Other objects and advantages of the invention will become apparent upon reading the following detailed description and upon reference to the drawings, in which:
FIG. 1 is a side elevation of the lift crane of the present invention;
FIG. 2 is a partial top view taken substantially along lines 2--2 in FIG. 1;
FIG. 3 is a fragmentary side view in partial section of the front transporter and boom carrier support works;
FIG. 4 is a front view showing the front transporter and boom carrier support works; and
FIGS. 5A and 5B combine to diagram the geometry of the center of rotation of the boom carrier as it traverses the front ring segment for changing mast sizes.DETAILED DESCRIPTION OF THE INVENTION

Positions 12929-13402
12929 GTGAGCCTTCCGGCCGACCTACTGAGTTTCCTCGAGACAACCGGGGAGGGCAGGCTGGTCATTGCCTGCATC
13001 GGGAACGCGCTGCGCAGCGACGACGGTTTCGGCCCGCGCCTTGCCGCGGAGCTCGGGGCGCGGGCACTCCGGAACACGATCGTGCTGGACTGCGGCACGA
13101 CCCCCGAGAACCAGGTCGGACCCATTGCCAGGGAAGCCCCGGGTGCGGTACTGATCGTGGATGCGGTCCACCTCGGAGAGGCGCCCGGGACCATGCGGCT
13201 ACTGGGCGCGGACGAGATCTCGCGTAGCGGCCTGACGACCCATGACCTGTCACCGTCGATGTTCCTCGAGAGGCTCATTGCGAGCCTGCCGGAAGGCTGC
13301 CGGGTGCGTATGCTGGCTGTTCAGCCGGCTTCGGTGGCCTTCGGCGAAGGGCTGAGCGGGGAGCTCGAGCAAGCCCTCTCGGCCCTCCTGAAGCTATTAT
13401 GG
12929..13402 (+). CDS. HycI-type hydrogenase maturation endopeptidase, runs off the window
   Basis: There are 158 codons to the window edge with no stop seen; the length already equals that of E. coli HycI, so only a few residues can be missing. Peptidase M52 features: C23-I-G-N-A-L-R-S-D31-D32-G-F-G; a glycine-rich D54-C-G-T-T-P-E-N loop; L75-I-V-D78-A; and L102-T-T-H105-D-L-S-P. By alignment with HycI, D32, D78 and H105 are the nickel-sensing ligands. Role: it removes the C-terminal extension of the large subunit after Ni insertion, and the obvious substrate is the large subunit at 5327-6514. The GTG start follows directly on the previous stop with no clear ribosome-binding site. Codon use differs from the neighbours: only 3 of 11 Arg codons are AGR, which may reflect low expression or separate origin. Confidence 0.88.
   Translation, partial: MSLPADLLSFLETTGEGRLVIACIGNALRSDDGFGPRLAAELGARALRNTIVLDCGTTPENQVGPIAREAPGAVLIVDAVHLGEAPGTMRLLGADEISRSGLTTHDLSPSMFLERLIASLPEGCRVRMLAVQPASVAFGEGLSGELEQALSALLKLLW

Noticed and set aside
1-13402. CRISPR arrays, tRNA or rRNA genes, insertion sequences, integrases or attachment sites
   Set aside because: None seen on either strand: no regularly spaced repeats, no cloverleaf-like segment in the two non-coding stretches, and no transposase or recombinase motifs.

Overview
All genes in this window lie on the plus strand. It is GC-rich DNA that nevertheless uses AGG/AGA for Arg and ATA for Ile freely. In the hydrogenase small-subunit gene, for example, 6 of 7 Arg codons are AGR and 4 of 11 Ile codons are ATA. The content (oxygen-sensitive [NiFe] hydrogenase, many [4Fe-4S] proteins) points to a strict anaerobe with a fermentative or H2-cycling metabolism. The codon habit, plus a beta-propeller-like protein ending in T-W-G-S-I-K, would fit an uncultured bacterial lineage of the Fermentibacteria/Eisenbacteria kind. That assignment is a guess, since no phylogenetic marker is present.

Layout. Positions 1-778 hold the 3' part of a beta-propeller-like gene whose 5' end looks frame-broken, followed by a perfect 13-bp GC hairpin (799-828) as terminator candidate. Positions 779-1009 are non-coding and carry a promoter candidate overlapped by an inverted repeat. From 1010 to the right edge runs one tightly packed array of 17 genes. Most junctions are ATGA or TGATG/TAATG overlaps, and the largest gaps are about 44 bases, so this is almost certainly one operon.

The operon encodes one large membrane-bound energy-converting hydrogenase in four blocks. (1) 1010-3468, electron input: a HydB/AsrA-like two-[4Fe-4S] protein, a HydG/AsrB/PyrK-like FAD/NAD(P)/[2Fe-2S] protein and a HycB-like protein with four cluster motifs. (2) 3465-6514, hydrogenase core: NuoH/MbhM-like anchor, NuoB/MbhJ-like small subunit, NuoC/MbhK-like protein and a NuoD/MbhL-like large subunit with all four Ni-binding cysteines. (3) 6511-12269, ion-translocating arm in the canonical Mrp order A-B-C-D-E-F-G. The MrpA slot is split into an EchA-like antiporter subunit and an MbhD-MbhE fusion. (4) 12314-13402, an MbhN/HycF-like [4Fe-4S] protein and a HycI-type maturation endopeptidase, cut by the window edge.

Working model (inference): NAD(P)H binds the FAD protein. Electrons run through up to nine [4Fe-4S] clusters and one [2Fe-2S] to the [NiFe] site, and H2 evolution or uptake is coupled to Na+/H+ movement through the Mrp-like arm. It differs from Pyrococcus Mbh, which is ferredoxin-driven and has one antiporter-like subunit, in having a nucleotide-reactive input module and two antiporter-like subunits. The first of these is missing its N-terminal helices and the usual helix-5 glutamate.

The present invention is generally directed to a segmented lift crane with a separated front ring segment and rear works. The rear works include a counterweight mounted on a rear rotatable deck supported by a rear transporter assembly. A front transporter assembly supports a partial ring segment in the form of a rotatable frame carrying a horizontal track, the rear works being connected to the rotatable frame by one or more frame elements. A carrier is mounted for movement on the horizontal track on which a forwardly inclined boom and rearwardly inclined mast are pivotally mounted, the boom and mast being pivoted for movement in a vertical plane. The tips of the boom and the mast are connected to the rear works by rigging.